Advertisement.

Justice

NWT judge accuses Crown of treating victim as ‘afterthought’

Last modified: March 14, 2022 at 7:33am


An NWT judge accused Canada’s public prosecutor of violating a woman’s legal rights after failing to consult with her about her domestic violence case.

Territorial Court Judge Donovan Molloy also rejected what he considered an inappropriate sentence for Joseph Robert Martel, 33, of Yellowknife. Martel had been convicted after trial of a second assault on his partner while on probation for the first.

The victim of those assaults “received absolutely no consultation or information in advance of the hearing about what was going to happen in court,” said Molloy, describing that as a violation of the Canadian Victims Bill of Rights.

Advertisement.

Turning to the woman in the public gallery, Molloy said: “I appreciate the courage it takes to come forward and make a complaint … despite the way that you have been treated at some points during this prosecution.”

In January, on day one of a two-day sentencing hearing, Molloy had asked Crown prosecutor Sonya Sehgal if the woman supported what he felt was a low sentence for Martel – one day in jail, followed by 18 months’ probation.

“I can’t say whether she is supportive of the submissions,” said Sehgal.

“So you did not even discuss it with her?” Molloy asked.

Advertisement.

“I did not discuss the sentence with her, no.”

“Really? Is that your personal practice or the practice of the PPSC? So she heard that for the first time when it came out of your mouth in front of me?”

“The Crown witness coordinator may have discussed it with her. I personally did not.”

The woman, sitting in the gallery, shook her head from side to side according to a transcript of the hearing.

Crown ‘had communicated’ with woman

When court resumed after a break in proceedings, the judge was incredulous on discovering the prosecutor had still not spoken to the victim.

“So you still have not spoken to her?” he said. “Certainly I would expect, when the judge points out that the complainant is back there shaking her head, obviously, she is upset about something.

“Do you think she has no voice? She is just an afterthought?”

The prosecutor replied: “No, I do not think that, your honour.”

Section 14 of the Canadian Victims Bill of Rights states in part: “Every victim has the right to convey their views about decisions to be made … in the criminal justice system … and to have those views considered.”

Chief federal prosecutor Alex Godfrey this week told Cabin Radio the Public Prosecution Service of Canada had “communicated” with the victim as the case progressed since August 2020.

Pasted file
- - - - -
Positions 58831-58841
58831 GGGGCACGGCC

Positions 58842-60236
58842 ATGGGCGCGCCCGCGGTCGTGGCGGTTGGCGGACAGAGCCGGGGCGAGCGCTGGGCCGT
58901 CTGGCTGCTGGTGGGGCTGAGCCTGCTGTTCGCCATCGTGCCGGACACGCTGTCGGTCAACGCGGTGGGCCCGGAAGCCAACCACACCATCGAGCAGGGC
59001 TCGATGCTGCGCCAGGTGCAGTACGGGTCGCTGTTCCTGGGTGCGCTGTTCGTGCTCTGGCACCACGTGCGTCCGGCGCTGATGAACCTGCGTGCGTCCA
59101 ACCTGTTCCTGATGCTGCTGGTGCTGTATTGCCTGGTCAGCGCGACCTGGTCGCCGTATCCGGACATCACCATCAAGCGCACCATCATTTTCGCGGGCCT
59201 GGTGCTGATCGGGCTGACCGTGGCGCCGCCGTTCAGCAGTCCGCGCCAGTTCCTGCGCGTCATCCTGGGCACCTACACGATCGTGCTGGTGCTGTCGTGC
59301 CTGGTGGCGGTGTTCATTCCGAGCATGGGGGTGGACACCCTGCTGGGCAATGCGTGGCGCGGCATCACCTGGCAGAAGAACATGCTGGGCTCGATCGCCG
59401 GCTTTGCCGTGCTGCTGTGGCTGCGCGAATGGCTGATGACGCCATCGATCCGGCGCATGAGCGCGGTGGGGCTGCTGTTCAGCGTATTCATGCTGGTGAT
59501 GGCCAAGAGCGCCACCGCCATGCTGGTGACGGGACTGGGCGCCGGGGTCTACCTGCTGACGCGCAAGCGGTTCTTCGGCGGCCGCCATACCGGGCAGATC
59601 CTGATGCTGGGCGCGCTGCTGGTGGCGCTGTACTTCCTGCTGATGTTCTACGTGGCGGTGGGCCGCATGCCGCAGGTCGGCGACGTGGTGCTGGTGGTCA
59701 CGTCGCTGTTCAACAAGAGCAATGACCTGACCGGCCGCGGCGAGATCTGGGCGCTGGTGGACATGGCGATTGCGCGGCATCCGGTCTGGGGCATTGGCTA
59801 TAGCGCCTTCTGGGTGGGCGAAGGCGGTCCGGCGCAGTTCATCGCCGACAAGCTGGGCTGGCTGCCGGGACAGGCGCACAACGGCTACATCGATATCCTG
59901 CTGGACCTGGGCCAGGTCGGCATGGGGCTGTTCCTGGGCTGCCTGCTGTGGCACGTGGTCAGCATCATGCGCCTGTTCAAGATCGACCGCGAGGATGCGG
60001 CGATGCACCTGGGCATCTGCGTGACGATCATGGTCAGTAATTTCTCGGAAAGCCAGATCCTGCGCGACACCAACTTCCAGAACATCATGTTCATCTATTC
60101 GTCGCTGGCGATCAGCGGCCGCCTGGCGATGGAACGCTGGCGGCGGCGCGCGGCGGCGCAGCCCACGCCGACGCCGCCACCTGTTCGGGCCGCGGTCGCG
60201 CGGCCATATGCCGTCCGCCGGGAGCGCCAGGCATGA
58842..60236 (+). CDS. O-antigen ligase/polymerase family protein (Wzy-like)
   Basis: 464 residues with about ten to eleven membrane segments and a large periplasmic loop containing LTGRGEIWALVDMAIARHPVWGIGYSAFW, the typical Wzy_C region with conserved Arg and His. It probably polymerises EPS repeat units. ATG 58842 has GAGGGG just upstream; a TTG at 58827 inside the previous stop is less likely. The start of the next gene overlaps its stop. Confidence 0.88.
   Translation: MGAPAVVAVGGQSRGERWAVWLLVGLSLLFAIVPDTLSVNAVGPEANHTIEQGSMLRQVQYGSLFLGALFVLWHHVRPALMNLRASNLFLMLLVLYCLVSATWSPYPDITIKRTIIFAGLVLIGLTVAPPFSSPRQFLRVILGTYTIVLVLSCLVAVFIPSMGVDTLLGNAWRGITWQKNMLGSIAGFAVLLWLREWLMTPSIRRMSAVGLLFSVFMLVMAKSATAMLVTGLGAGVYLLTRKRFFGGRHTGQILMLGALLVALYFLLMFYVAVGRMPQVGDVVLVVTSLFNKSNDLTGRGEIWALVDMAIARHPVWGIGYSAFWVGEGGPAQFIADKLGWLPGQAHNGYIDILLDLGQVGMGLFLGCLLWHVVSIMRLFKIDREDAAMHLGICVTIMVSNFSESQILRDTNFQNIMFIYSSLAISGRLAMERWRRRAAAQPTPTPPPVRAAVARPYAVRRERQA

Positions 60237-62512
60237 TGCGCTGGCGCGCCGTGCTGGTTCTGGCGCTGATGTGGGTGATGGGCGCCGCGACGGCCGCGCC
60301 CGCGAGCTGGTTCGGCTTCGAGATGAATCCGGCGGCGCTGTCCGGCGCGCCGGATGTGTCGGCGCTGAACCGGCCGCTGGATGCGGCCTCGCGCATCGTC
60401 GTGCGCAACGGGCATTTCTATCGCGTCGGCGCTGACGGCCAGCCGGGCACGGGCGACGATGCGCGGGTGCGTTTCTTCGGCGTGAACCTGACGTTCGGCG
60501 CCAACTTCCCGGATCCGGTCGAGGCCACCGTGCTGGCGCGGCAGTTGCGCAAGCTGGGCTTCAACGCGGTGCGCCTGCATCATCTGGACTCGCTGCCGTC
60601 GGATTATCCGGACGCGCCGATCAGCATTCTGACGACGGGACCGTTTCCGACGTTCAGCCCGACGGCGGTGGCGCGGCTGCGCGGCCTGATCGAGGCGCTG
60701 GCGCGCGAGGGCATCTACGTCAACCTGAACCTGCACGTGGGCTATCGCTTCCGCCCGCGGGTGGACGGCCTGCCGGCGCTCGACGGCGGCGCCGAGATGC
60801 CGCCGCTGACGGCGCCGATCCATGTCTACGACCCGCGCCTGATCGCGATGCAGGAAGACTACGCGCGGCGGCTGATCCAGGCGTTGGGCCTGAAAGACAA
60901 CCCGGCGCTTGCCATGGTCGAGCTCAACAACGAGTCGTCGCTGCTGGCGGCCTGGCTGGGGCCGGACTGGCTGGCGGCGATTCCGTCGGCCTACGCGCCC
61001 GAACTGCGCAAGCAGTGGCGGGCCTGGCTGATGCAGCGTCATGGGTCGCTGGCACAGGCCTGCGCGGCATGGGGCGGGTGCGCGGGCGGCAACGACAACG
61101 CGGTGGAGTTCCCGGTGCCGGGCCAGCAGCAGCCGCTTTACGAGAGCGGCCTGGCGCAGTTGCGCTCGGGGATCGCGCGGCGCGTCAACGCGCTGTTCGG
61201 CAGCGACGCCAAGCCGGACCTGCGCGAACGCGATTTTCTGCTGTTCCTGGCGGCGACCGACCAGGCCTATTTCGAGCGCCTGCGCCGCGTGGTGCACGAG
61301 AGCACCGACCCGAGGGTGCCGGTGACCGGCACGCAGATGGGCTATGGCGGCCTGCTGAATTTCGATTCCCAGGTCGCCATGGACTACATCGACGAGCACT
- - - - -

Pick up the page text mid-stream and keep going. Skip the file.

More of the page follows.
“In this case, there were a substantial number of communications between the PPSC and the victim during the lifespan of the prosecution through the lawyers involved and the Crown witness co-ordinators who work within our office,” stated Godfrey in an emailed response.

“The PPSC strives to provide victims with support, explain the court process, and seek input from victims when appropriate.”

Godfrey did not specifically respond to Cabin Radio’s inquiry regarding allegations of a Victims Bill of Rights violation, nor say whether action had been taken to address the concerns of the judge or woman.

45-day sentence

Martel had been convicted of assaulting his former partner on August 1, 2020, five months after he was sentenced for the same crime – and while he was under a probation order to keep the peace and be of good behaviour.

“Under the pretence of wanting to see his daughter, he went to [the victim]’s home and … the very first thing he did was to … forcibly take [the victim]’s phone and computer from her, using not an inconsequential level of force,” said the judge.

In her victim impact statement, which Sehgal had earlier read in court, the woman said she had been receiving counselling since the assault.

“I shut myself off to all my friends and family because I was too embarrassed to tell people what I was constantly going through,” the statement read in part.

“Even though I took away his keys to my apartment, I still felt very uneasy.”

Molloy sentenced Martel to a total of 45 days – to be served in the community, under house arrest – followed by 18 months of supervised probation.

The judge said that sentence was appropriate “because of the mitigating circumstances, because he has employment, [and] the court – particularly in the case of Indigenous offenders – is obliged to consider circumstances or options other than actual imprisonment.”

Martel must report to a supervisor and not leave the NWT without permission, abstain from possessing or consuming alcohol or non-prescriptions drugs, take counselling, not possess a weapon, not leave his house or its yard except for a medical emergency or attend church services, and may leave on one afternoon each week to attend to personal matters.

He shall have no contact or communication with the woman “except for contact through a mutually acceptable third party, solely for the purpose of arranging access to your child,” said Molloy.

Martel will have to provide a DNA sample to the national databank and be prohibited from possessing firearms for 10 years, but can apply for a sustenance exemption.

Advertisement.